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Rosie Perez

Actress and choreographer Rosie Perez gave the annual Voices of Color Lecture at Hamilton on December 7. Perez is an Academy Award-nominated actress and Emmy-nominated choreographer. She began her career as a choreographer for such artists as Bobby Brown, LL Cool J and Diana Ross. She also choreographed and directed the "Fly Girls" on Fox Television's In Living Color, for which she received an Emmy nomination.

In films, Perez has starred in comedic and dramatic roles. She starred opposite Tim Robbins and Patricia Arquette in Michel Gondry's Human Nature, which made its debut at the 2001 Cannes Film Festival. She also starred in Penny Marshall's Riding in Cars with Boys with Drew Barrymore, starred in and produced Nancy Savoca's The 24-Hour Woman and lent her voice to Dreamworks' animated film, The Road to El Dorado. She also starred in Peter Weir's Fearless opposite Jeff Bridges for which she received Golden Globe and Academy Award nominations. As a producer, Perez's credits include Nancy Savoca's 24 Hour Woman for The Shooting Gallery and HBO's Rosie Perez Presents Society's Ride which ran as three parts and Subway Stories, an anthology of short films that she created.

Throughout her career, Perez has been a vocal activist for a number of causes, especially those related to AIDS and inner city youth. She has spoken at several AIDS conferences (including Harvard AIDS Institute) and hosted numerous AIDS fund-raisers. Organizations such as AIDS Action Foundation, Gay Men's Health Crisis (GMHC) and the Latino Commission on AIDS have honored her with awards. Perez is also active with the Working Playground, which is an arts education organization that brings dance, theater, film, poetry, and fine arts to students in Harlem, the Bronx and the Lower East Side of Manhattan.

Perez began her lecture by telling the audience about how she came to do AIDS activist work. She grew up in New York City in the 1980s, at a time "where sexuality in New York City was not divided." In the late 1980s, Perez started hearing about AIDS and people she knew were getting the disease. "Slowly but surely," she said, "the culture started to divide." It became known as the "gay disease," even though everybody, gay or straight, was dying.

Perez was discovered by Spike Lee and began pursuing her choreographing career. When she was asked to attend a dance-a-thon in New York City for AIDS, she said "I felt such a conviction for this issue, like no other." The night was "fabulous" and a great opportunity for media attention. Perez was asked to attend a few other, much smaller events in the city for AIDS patients, and while she agreed at the time, she did not end up going.

Then she got a phone call from an old friend, saying "Don't be a hypocrite. Don't do us any favors." Perez found out through that phone call that her dear old friend had AIDS. "I finally took heed to the conviction in my heart," she said. "And I never stopped." Later, Perez's mother died of AIDS.

"I say this before I get into the facts because I want to challenge anyone, if you have that knocking, about this issue, or any issue, take heed," said Perez.

Perez then discussed current HIV and AIDS statistics. While latinos make up only 14% of the United States population, they now account for over 25% of all AIDS cases in the country. African Americans and Latinos make up the largest number of cases. "This shouldn't be happening," said Perez.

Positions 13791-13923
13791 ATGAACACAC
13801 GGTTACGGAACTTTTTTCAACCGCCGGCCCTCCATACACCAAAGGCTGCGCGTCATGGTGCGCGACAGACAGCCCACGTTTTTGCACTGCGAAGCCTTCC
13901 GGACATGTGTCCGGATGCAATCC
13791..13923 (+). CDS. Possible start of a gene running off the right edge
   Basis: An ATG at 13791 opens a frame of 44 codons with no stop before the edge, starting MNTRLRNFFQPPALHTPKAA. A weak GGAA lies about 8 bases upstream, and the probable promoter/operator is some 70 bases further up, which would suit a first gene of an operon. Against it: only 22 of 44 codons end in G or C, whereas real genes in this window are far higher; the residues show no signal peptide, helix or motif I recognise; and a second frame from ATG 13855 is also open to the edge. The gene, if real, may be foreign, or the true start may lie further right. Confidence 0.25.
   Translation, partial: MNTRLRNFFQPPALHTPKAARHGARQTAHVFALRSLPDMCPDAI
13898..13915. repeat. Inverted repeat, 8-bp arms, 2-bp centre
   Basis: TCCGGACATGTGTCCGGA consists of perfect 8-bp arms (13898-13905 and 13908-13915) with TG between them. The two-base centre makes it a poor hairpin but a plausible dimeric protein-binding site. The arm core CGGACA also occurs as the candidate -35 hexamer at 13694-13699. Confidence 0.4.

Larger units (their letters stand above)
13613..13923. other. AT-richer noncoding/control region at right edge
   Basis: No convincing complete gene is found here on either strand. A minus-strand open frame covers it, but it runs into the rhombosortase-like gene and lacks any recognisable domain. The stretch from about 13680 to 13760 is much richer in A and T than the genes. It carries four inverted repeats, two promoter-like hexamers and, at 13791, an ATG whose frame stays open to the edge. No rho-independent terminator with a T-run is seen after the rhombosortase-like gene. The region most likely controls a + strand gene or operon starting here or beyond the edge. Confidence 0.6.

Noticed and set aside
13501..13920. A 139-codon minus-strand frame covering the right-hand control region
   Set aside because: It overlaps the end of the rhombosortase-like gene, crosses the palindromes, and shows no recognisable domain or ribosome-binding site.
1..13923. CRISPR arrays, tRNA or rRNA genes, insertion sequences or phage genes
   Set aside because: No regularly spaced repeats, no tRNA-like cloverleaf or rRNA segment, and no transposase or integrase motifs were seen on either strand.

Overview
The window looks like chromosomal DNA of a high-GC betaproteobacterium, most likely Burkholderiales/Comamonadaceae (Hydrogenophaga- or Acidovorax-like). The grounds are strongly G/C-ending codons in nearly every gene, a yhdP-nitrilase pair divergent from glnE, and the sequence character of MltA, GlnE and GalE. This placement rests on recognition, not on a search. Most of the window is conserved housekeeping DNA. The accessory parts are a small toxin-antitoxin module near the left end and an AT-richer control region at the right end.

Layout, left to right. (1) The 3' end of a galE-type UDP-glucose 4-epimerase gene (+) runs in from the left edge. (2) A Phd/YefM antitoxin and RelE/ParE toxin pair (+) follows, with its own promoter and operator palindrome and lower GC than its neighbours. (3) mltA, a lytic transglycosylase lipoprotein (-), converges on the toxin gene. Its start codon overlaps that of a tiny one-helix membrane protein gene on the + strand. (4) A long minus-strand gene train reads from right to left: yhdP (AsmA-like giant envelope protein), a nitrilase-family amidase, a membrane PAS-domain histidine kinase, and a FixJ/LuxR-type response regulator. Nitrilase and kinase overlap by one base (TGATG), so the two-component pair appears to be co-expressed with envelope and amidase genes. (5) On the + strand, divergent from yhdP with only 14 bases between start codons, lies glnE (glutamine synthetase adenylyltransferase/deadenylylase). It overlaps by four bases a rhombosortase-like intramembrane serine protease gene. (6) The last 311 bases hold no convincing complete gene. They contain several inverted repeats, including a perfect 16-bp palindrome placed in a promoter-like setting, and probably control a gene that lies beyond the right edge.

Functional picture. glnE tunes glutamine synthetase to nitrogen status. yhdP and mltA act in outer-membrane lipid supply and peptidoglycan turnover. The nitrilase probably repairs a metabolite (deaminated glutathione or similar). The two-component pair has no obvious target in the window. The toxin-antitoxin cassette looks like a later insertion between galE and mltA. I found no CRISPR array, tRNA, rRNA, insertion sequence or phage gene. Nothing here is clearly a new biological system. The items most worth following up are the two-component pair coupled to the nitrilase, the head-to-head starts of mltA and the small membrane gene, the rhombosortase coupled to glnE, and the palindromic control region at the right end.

The Latin community is "one of the most complicated communities in the issue of AIDS," said Perez. Statistics show that four out of ten males infect their female partners with AIDS because they had sex with another man. Part of the reason for this is that it is extremely hard to come out in this community, so people are secretive and not safe about their lifestyles. Another recent study shows that teenage girls in the Latin community are making up the highest numbers for teenage depression. This is harmful, said Perez, because when you are depressed, "you will turn to anything to make you happy."

Perez has been lecturing about AIDS since 1992 and used to visit high schools to talk to students as well. She discovered that another major problem is that people do not know they are infected. Young people especially do not get tested because they are "scared to death of the truth," said Perez. "So many kids in high school and college are getting infected because no one wants to get tested."

Perez stressed that there is nothing wrong with healthy sexual expression. "We just have to do it safely," she said. "Because the numbers are growing." She also described the media's "new face of AIDS," which makes it look like living with AIDS is possible and not so bad, using people like Magic Johnson as examples. However, Perez stressed, this is not a realistic portrayal because the vast majority of people can not afford the treatments.

In terms of college students, Perez had some suggestions. "Just think twice," she said. "If you're in a serious relationship don't use that as an out for not practicing safe sex." She also cautioned against excessive alcohol and drug use because they inhibit your ability to think properly. "You can not think sensibly stoned or drunk…you are not smarter than the drug. You might slip up," said Perez.

"After 25 years [since AIDS was defined], what have we learned?" asked Perez in closing. "Safe sex prevents the transmission of AIDS. If I touched anyone today, please spread the message."


-- by Laura Trubiano '07

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